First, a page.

Sunday, 5 April 2009

Mushroom Soup

Today I made mushroom soup from a recipe of Lindsey Bareham in "A Celebration of Soup".

Obviously I can't quote the recipe here as I have no doubt it will be copyright, but if you don't have her book, go out and buy it now! It is the best book on soups ever.

The only other good mushroom soup I made was when I was offered, I don't know how many mushrooms , but it was most of a good sized basket. I just made this soup by melting some butter and chopping up all those mushrooms, sauteing them with some onions then adding chicken stock and bringing it to the boil before simmering them for about an hour.

Then, of course, off to the blender and the addition of some milk.

Friday, 3 April 2009

Cucumber and Mint Raita

Yesterday I had a delicious curry and, with a little help from TBSITW, came up with this recipe:


1/2 cucumber
250 ml/8 fl oz natural yogurt
large handful mint leaves, chopped
clove of garlic, finely chopped


Grate some of the cucumber skin, remove the rest and discard. Cut the flesh from the seeds and discard the seeds. (This removes a lot of the water.) Chop the flesh and dry a bit between two sheets of kitchen towel. Mix together all the ingredients and serve chilled.

This is so easy I wonder why I always bought raita!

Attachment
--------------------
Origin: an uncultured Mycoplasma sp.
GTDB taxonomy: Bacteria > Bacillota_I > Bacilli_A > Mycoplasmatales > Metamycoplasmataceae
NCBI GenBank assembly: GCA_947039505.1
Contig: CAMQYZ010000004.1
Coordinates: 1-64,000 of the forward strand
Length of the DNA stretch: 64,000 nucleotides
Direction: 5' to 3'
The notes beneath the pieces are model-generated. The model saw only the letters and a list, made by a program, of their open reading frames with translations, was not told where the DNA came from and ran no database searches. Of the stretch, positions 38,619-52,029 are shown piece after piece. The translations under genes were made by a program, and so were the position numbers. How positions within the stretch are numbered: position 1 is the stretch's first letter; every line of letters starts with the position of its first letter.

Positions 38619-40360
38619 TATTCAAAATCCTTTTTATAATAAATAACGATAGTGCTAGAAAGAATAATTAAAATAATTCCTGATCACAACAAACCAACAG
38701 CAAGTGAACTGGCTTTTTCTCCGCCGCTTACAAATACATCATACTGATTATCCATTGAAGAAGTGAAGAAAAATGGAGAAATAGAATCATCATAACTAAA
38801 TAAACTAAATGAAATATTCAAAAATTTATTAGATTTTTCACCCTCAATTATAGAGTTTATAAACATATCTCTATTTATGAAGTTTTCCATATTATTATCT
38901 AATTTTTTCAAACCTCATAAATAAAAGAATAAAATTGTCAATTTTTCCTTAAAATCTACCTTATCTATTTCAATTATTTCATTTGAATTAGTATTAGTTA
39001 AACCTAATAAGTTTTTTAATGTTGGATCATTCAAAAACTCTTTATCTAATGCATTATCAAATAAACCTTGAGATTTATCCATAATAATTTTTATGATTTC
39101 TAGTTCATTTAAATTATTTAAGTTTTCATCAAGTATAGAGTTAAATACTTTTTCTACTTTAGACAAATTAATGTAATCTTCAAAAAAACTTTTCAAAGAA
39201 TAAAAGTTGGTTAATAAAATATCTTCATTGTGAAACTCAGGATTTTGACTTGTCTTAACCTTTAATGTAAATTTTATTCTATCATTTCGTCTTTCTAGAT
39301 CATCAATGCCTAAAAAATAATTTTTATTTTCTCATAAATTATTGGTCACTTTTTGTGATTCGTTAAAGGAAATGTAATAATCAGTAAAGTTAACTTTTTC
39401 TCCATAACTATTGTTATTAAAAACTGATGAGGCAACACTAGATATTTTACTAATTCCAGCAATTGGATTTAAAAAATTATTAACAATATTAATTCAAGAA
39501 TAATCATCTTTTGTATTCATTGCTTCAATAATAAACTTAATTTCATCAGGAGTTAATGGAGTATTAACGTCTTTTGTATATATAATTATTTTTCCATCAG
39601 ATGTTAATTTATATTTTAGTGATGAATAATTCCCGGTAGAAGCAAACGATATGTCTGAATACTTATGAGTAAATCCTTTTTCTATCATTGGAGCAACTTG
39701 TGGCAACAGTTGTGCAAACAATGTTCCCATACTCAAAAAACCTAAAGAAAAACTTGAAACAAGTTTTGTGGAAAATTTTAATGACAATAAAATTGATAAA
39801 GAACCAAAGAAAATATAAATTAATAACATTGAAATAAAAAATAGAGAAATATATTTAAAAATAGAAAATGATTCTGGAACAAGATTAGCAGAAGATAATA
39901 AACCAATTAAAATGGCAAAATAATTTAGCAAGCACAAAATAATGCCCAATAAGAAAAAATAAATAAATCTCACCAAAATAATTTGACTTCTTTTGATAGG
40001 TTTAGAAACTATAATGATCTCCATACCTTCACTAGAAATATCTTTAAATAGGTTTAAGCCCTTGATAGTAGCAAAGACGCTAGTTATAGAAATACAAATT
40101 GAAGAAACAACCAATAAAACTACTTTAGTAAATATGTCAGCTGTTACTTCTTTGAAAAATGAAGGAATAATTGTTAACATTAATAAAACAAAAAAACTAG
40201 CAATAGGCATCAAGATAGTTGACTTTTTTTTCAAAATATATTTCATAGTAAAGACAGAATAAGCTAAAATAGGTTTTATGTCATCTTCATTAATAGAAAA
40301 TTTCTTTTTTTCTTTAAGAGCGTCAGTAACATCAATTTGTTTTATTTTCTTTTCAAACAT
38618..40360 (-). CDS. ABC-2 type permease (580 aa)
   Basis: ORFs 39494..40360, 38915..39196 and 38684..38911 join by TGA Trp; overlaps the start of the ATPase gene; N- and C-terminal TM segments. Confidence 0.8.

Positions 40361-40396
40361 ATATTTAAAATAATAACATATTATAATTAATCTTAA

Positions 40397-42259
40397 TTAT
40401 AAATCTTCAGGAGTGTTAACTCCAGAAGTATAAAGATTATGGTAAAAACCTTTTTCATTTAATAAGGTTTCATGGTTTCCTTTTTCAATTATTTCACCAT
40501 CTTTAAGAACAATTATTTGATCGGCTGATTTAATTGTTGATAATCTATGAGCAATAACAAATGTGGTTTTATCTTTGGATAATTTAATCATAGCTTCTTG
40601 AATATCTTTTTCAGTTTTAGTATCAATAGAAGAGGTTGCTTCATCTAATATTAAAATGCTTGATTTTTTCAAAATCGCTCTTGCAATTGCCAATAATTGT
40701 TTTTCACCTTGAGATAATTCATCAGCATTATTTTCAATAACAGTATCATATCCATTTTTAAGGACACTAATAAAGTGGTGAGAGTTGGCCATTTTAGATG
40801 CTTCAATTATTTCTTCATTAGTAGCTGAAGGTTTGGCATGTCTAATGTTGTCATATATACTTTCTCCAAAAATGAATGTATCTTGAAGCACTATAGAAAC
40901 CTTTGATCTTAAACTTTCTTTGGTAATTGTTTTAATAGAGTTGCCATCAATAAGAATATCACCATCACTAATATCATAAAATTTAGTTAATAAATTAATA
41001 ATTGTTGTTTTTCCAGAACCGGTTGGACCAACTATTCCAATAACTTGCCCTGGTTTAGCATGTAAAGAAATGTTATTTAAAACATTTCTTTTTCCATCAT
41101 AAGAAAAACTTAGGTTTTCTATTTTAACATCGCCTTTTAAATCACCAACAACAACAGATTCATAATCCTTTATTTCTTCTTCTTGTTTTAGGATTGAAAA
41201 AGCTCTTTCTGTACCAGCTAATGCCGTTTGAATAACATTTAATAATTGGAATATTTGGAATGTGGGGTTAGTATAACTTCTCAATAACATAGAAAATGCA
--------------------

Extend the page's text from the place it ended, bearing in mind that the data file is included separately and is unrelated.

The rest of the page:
Saturday, 28 February 2009

Pak Choi Soup

Okay, me neither!

The vegetable box this week brought a brown bag of pak choi (or Chinese leaves).

I think they like to challenge me!

Stir fry seems to be the most common use, although the leaves can be used instead of lettuce.

The leaves looked beautiful, lovely fresh green parts and creeamy stems.

So, soup it was.

I had 2 medium and 3 small onions in the fridge and 1 large potato.

I sliced the potato until it looked llike chips, then chopped the chips to even squares.

I then chopped the onions.

I sauted both gently in butter until well coated, meanwhile slicing the whites of the pak choi and tearing the greens.

The whites got added to the potato and onion mix and stirred in for a bit.

Then I added the torn greens and stirred them till they wilted down.

I poured on chicken stock and brought the pan to the boil before leaving to simmer for about 30 minutes.

When cool I blended it with a hand blender.

Wednesday, 11 February 2009

French Onion Soup

I found yesterday, when clearing the vegetable drawer in the refrigerator, that I had an excess of onions (also potatoes, but that is for another post), so I decided to make French Onion Soup.

After cutting off the tops and bottoms and skinning the onions I found I had almost a 1 lb, so I made the soup like this:


1 lb onions, thinly sliced
2 Tbsps olive oil
1 oz butter (I use organic)
salt and pepper
pinch sugar
1 level Tbsp flour
100 ml dry white wine*
1 litre beef stock **

* I know I should stick to lbs and ozs or metric, but my measuring jugs are metric.
** Back in the day I used to used Campbell's Condensed Beef soup, then stock cubes, but now I am trying these new stocks. M and S have bags of stoct, but I was in Asda and got some concentrated stock. Verdict to follow.


1. Heat the oil and butter and stir in the onions until coated.
2 Cover and saute very gently for about 10 or so minutes, stirring to make sure they don 't stick.